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The Lego Batman Movie
9.8 / 10
- Great animation
- Sound mixing and editing was great
- Voice acting was excellent
- Direction was good
- Nicely paced
- I loved how the film managed to explore the father and son aspect of Batman and Robin's relationship, while expanding on the lore in a way that we've never seen before on the big screen.
- Cinematography was great; especially if you're able to see it in 3-D.
- Jokes were funny, with some nice references to the previous Batman adaptations of the past.
- It's unclear whether or not this film takes place in the same universe as "The Lego Movie." Obviously, they're all still lego figures, and they still know how to "master build", which was a thing in "The Lego Movie", but there's really no other references to the previous film apart from that. However, when you consider the plot twist of the first one, then it's hard to harp on this flaw too much.
- Predictable cliched story, but still enjoyable.
LIFE DOESN'T GIVE YOU SEAT BELTS!!!
"The Lego Batman Movie" may be one of the funniest parodies ever made. In an era where most parodies outright suck, "The Lego Batman Movie" reminds us that there's still life to be had in those types of films if given the right talent behind them. While the story still uses a lot of the same characters, and voice talent, from "The Lego Movie", there's barely any reference to the last film.
No word on what happened to Emmett, Wild Style, Princess Kitty Unicorn and etc. Nope, they're not even mentioned in this film at all. In fact, none of the lego figurines outside of the DC related ones are ever mentioned. Apart from the characters obviously being lego figures themselves, and Batman telling Robin how to master build (which was a thing in the first "Lego Movie"), there's really not much of a connection between the two films. This could be good or bad depending on how you want to look at it.
Objectively speaking, it does allow for the movie to stand on it's own merit, but it does create a few plot holes as well considering this is supposed to be part of the same universe as the last one. However, when you consider the bizarre plot twist of "The Lego Movie" that explains their entire universe, then you can't really harp on it too much, but it's worth pointing out.
The story follows Bruce Wayne (Voiced by Will Arnett), who's been crime fighting for decades. After beating up all his enemies again, and recapturing the Joker, Bruce attends a party, where he accidentally agrees to adopt a young boy named Richard Grayson aka Dick, who's voiced by Michael Cera. And of course, he meets the presumed love of his life, Barbara Gordon aka Batgirl (voiced by Rosario Dawson), who's the new commissioner of Gotham City. But unlike her father that was more than willing to let Batman operate outside of the law to capture criminals, she wants to work with Batman to stop criminals, while working within the confines of the law.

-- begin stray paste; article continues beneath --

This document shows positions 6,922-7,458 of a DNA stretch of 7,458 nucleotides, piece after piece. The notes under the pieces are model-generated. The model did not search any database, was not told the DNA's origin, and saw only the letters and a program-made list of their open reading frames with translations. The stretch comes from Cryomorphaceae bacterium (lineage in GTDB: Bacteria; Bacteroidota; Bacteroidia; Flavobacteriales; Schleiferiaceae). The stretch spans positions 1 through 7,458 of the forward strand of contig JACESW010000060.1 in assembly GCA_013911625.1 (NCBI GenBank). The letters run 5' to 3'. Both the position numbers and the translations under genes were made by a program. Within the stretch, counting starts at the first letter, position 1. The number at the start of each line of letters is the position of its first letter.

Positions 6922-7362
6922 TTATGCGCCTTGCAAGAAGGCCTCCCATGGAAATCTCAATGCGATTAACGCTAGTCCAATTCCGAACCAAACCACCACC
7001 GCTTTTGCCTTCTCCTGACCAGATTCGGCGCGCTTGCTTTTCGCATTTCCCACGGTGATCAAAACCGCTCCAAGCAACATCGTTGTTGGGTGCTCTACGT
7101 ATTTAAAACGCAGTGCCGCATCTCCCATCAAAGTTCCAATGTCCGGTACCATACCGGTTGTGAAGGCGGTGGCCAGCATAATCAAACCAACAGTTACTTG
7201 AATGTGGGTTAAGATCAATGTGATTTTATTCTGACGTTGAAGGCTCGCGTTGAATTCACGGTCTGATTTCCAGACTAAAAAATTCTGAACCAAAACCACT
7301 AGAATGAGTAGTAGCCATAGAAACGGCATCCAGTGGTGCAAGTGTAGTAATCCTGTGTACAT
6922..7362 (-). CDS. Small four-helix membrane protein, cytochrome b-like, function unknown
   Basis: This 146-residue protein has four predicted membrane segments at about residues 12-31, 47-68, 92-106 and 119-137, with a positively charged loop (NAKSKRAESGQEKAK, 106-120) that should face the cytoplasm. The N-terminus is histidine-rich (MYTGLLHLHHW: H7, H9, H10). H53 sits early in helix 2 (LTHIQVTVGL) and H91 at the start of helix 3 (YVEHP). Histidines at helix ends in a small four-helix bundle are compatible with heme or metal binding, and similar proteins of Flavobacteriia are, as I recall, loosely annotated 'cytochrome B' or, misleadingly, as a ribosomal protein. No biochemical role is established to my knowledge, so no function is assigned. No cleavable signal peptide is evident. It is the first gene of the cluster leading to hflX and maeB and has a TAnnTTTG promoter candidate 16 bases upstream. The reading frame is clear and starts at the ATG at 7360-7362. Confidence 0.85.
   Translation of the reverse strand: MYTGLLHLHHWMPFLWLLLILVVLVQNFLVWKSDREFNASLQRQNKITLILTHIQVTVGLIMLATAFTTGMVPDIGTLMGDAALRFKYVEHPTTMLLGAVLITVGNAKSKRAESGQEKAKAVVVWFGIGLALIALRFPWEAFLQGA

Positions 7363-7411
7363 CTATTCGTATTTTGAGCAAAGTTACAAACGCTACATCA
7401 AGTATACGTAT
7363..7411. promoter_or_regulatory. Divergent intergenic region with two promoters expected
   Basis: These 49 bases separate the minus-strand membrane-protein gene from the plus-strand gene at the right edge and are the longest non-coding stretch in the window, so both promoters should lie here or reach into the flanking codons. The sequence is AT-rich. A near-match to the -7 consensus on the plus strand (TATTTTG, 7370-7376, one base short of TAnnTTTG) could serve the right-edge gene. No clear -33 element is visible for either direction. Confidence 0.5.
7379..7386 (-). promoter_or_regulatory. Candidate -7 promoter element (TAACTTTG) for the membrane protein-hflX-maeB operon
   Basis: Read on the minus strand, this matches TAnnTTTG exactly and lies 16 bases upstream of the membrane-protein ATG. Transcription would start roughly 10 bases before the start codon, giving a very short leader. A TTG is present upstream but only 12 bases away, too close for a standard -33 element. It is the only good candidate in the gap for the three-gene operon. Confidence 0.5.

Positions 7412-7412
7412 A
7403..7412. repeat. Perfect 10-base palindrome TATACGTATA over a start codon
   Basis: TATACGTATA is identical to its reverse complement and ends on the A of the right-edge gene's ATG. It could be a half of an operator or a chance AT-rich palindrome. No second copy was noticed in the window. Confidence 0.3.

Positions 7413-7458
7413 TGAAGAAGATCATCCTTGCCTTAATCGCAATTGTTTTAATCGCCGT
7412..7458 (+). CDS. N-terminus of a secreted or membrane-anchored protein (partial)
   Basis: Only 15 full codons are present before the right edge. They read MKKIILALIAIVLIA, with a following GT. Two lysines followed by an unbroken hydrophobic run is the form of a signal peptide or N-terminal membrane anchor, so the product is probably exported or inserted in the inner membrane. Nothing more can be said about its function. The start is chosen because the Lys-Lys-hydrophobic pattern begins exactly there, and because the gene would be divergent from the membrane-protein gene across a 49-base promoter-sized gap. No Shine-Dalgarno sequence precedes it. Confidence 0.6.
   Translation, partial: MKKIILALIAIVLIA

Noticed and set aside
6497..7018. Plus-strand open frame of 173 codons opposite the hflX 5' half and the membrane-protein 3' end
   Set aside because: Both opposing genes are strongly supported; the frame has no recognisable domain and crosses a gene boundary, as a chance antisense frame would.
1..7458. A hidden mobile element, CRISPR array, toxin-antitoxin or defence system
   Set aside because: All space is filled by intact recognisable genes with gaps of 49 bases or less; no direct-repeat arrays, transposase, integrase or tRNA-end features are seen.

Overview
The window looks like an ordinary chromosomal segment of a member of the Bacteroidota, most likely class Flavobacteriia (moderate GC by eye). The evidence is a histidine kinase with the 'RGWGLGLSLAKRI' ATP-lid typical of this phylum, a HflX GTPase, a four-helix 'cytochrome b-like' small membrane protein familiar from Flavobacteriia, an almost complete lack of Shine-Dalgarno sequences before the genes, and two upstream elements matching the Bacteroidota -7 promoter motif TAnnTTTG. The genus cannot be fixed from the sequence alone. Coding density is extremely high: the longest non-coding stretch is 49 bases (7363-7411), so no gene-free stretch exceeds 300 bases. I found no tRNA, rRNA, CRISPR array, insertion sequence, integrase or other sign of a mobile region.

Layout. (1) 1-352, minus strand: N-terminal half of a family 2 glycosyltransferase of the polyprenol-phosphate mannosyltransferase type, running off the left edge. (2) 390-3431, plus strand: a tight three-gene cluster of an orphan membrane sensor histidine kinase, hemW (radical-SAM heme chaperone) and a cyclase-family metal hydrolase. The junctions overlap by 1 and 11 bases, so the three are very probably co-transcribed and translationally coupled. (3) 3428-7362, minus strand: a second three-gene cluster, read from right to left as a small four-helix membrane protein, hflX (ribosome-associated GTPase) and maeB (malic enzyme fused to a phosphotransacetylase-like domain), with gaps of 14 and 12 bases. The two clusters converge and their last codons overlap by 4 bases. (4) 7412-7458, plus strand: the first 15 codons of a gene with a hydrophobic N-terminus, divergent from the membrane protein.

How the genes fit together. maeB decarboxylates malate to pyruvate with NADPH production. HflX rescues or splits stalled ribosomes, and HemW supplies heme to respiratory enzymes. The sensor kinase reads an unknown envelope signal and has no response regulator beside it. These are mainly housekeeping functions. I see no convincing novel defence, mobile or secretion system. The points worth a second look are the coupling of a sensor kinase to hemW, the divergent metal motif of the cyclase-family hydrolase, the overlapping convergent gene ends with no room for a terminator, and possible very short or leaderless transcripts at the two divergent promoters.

Needless to say, Bruce is against the idea, and inevitably gets duped into an elaborate scheme, by the Joker, to send him to the phantom zone, so he can release all the world's greatest villains upon Gotham City.
With little to no hope to survive, Batman must overcome his greatest fear in order to protect the city once again. What's that fear you may ask? It's the fear of being part of a family again.
While we've gotten tons of Batman movies in the past, we've never had a theatrically released one that explored Batman and Robin's relationship as father and son. Granted, I'm sure there's probably tons of direct to DVD movies that fanboys will point out, but when it comes to the Batman films that were originally released on the big screen, we never seen their relationship explored before.
In Joel Schumacher's Batman films, Robin was always more like an annoying little brother, or a cocky best friend, to Bruce Wayne, but you never got a sense that Robin ever viewed Batman as a father figure like we saw in the comics. Whereas in "The Lego Batman Movie", we not only get to see that relationship explored, but we also see a new character arc for Bruce that no other Batman film has ever tried to tap into before. Does Bruce fear being part of a family again?
While this new arc might seem out of character for some fans, it's something that's worth exploring. Let's keep in mind. Batman lost his parents at a young age. He was devastated to the point that he dedicated his entire life to training, and preparing himself, to fight crime against various organized crime members, and the criminally insane. He puts his body on the line every night. He denies himself a lot of the basic pleasures like a normal life just to protect Gotham City. All of this to ensure that no child would ever endure what he suffered through, when his parents died. So when you think about all of that, it's not hard to imagine that Bruce probably would've developed something of a phobia of being part of a family again because then he'd have someone he could lose all over again.
It's an interesting story arc that "The Lego Batman Movie" explores, and it's carried out quite well. Granted, the film is still mostly silly and highly satirical, as it makes various references to several of the previous Batman adaptations of the past. However, it's nice to see that behind the heavily satirized film that it still manages to tell a deep story that expands on some of the lore about the characters.
Whether you're a fan of the last Lego film or not, "The Lego Batman Movie" is worth checking out if for no other reason than to get a few good laughs, while seeing a surprisingly deep father and son story about arguably one of comics best dynamic duos to date.
© 2017 Steven Escareno